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18 September 2020
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Budget Departures

GOT A GOOD REASON OR NOT? Do not overlook the Indemnity Principle.

Solicitors are required to advise clients about the costs in a case on a continuing basis. In a budgeted case, not only is there is a practical requirement to certify the budget, a solicitor must be satisfied that the client is aware of the costs estimate and has agreed to be responsible for the costs up until the conclusion of the case up to the amount of the budget. This is to ensure that any budget or bill presented does not breach the indemnity principle. The budget and the bill will contain a certificate to this effect. This is particularly important when considering whether a paying party may be able to demonstrate good reason for the court to depart from a budget.

Where a cost management order has been made the court can depart from the budget if it is satisfied that good reasons exist to do so under the provisions of CPR 3. 18. The Court of Appeal case of Harrison –v- University Hospitals Coventry and Warwickshire NHS Trust [2017] EWCA Civ 792 held that the existence of the "good reason" provisions gives a valuable and important safeguard in order to prevent a real risk of injustice. Unfortunately, Davis LJ was reluctant to proffer any further, necessarily generalised guidance or examples. However, the one example he did endorse was the application of the indemnity principle.

When the budget is agreed the Costs Judge will set a figure for each phase. That figure will fall within the range of reasonable and proportionate costs for that phase. There will be no requirement for a breakdown of how the judge has arrived at the figure but once set the party in question can spend up to that amount however they want. The apportionment between profit costs and disbursements, including counsel fees in the budget may differ from the apportionment set out in the bill for each phase. The incurred costs will in any event be subject to a line by line assessment.

Consequently, following the decision by Davis LJ in Harrison the court will not be expected to carry out a micro assessment of the work claimed for each phase and reliance will be placed upon the certificate of compliance with the indemnity principle. It is a very high hurdle to overcome if a Costs Judge wants to depart from the budget upon assessment and there needs to be clear evidence of obvious overspending. Where there has been an underspend there needs to be evidence of an intention to spend up to the budgeted amount even if the work which was anticipated for that particular phase has not been completed.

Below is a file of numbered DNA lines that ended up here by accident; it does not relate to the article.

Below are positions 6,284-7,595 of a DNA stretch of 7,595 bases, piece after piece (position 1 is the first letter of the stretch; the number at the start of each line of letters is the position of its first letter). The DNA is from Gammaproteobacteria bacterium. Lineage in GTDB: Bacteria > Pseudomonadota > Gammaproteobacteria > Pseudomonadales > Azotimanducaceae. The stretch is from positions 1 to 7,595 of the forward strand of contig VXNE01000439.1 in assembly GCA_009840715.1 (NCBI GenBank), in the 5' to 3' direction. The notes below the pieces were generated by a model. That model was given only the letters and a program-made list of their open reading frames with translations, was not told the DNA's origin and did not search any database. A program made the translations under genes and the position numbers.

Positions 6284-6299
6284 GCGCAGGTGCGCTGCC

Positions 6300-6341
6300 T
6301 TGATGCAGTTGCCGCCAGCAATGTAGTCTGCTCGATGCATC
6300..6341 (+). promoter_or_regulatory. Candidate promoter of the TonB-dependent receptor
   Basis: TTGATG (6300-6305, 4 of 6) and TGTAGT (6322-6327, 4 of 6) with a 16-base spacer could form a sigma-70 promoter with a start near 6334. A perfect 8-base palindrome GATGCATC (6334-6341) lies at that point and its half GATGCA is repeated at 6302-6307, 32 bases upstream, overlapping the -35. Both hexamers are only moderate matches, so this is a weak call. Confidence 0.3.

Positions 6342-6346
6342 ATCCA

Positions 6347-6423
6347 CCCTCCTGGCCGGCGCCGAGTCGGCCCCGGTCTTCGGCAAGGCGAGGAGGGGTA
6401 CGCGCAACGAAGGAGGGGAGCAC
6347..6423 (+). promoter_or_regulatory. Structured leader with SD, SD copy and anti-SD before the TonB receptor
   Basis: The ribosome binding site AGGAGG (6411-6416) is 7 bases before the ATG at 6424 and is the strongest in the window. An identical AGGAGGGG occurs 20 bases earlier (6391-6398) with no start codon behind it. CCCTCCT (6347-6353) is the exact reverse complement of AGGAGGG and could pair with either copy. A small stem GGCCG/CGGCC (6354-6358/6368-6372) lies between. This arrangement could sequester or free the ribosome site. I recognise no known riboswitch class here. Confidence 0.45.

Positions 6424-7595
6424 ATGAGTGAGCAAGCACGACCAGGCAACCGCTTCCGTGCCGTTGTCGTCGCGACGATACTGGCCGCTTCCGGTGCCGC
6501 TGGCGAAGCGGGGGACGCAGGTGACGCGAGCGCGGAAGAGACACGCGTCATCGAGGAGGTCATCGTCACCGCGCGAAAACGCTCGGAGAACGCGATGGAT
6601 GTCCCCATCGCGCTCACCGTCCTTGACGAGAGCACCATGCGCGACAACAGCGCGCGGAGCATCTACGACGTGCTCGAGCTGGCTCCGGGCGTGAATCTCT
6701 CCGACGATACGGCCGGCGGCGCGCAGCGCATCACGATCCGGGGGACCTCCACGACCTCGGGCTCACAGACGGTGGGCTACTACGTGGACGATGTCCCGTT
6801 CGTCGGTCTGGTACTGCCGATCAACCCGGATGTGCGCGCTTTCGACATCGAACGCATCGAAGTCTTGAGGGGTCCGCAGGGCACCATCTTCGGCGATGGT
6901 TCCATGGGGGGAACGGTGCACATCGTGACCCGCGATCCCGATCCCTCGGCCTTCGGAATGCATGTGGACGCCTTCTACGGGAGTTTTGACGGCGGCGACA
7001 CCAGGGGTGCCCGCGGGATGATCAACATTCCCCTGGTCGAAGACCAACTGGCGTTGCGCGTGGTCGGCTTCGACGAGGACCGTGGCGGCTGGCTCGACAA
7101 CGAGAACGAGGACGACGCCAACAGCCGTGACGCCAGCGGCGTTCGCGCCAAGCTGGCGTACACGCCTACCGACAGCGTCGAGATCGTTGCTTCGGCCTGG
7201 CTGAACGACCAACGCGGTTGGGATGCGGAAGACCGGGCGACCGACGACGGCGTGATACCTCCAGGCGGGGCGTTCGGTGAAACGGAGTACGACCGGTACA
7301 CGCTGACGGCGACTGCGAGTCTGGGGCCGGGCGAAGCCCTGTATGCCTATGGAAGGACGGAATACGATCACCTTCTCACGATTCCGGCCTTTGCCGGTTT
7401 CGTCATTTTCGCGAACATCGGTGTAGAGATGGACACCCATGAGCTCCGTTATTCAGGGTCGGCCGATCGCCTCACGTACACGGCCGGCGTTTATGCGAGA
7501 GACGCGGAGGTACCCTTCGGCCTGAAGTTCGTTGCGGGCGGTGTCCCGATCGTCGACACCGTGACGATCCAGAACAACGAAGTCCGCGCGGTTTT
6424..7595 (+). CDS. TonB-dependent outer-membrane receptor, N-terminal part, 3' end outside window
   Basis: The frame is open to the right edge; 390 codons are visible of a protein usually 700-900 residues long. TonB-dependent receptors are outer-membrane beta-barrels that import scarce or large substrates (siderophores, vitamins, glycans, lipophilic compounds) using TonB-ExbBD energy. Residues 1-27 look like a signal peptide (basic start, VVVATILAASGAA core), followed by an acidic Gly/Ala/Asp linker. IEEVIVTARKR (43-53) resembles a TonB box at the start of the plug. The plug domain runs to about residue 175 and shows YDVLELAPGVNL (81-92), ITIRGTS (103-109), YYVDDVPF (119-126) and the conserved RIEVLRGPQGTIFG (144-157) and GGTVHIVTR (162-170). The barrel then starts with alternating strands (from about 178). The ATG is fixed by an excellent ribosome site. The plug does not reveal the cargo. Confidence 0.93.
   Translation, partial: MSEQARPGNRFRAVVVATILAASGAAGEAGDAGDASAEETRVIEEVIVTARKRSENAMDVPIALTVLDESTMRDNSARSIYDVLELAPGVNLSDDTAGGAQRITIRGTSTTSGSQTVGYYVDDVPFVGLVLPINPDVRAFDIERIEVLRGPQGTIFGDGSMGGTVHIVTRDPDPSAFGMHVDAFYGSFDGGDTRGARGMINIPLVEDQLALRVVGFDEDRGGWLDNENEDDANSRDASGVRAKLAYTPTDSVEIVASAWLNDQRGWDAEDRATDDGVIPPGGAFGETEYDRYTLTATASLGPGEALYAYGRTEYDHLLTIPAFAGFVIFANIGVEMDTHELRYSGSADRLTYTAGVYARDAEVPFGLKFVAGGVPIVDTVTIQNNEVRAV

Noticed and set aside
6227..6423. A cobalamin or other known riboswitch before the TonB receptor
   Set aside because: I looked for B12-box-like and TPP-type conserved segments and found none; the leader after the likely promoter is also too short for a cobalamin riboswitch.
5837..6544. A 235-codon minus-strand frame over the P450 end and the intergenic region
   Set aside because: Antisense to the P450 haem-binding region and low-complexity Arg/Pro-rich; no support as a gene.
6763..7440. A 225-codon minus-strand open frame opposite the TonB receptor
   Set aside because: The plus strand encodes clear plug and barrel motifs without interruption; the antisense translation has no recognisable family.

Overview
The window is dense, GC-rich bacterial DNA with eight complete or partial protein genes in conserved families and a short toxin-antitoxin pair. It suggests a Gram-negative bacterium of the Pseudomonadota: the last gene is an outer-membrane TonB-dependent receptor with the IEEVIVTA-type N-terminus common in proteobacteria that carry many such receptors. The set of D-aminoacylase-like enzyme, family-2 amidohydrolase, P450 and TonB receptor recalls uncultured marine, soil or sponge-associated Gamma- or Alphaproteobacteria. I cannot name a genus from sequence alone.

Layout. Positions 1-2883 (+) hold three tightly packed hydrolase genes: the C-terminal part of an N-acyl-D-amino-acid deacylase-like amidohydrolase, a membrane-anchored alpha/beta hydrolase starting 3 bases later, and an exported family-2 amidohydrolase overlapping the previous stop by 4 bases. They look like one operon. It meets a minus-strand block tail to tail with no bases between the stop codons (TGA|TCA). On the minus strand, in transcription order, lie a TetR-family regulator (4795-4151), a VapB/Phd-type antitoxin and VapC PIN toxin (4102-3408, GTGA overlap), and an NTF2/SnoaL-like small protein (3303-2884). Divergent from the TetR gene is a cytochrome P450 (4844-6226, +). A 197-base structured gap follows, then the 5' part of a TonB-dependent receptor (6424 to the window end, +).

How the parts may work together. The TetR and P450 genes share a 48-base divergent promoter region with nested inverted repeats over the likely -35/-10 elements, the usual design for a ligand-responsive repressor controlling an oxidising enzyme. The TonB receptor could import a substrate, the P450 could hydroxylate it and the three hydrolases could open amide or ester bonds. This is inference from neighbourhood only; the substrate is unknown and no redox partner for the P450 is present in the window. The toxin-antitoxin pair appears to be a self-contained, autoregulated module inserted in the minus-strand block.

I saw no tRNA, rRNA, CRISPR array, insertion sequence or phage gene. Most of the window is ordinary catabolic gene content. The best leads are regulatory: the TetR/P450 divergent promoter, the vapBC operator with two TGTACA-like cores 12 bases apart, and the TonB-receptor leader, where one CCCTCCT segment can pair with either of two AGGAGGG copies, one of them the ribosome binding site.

The difficulty for practitioners however is although there was general guidance issued by the Court of Appeal in Harrison there have been subsequent decisions in the lower courts which demonstrate alternative approaches to the issue.

On the appeal before HHJ Dight in the case of Barts Health NHS Trust –v- Salmon [2019] (Unreported) his conclusions were that if the party has not spent the totality of the budgeted figure for a phase, that amounts to a good reason and the door is therefore open for the paying party to make further submissions on an appropriate figure for the phase.

District Judge Lamb when considering issues arising in the case of Chapman –v- Norfolk and Norwich University Hospitals NHS Foundation Trust [2020] (04.03.2020) disagreed. He found no good reason to depart from the budget. A simple failure to spend the entirety of the budgeted sum was not sufficient. He considered that there would need to be something amounting to a specific and substantial point arising in the case, as opposed to merely a general point, for it to amount to a good reason to depart from the budget. As such, breach of the Indemnity Principle would qualify.

Master Brown in Sophie Utting –v- City College Norwich [2020] (22.05.2020) had to consider the issue of whether an underspend on the budgeted sums amounted to good reason to depart from the budget pursuant to CPR 3. 18. He confirmed that when sitting as the Assessor with HHJ Dight he did agree with his findings but not the route he took. He agreed with the observations of District Judge Lumb in Chapman and did not consider that there was anything unjust if a receiving party were to receive a sum by way of costs which is less than the budgeted sum. He expressed the view that this could be contrasted with the situation where a phase is not substantially completed, where it would be unjust for a receiving party to receive the full amount of a budgeted sum in circumstances where only a modest amount of the expected work had been done.

It is also important to note that Master Brown decided that he would take a broad-brush approach as he was not satisfied that the relevant costs were unreasonably incurred having regard to all the circumstances including in particular the agreed/approved phases of the cost budget. This underpins therefore the extent of discretion that rests with the Costs Judge carrying out detailed assessment. The Court of Appeal made it clear that this could safely be left to the individual appraisal and evaluation of Costs Judges by references to the circumstances of each individual case.

Whilst the decisions are non-binding they are nevertheless well thought out and help to illustrate the need for solicitors to ensure that during the continuation of the case that every effort is made to ensure that the retainer and any adjustment is fully and properly documented and that budgets are regularly reviewed.

This article first appeared in the New Law Journal in September 2020.  Written by David Cooper, Costs Lawyer and Chartered Legal Executive, Council Member of the Association of Costs Lawyers.

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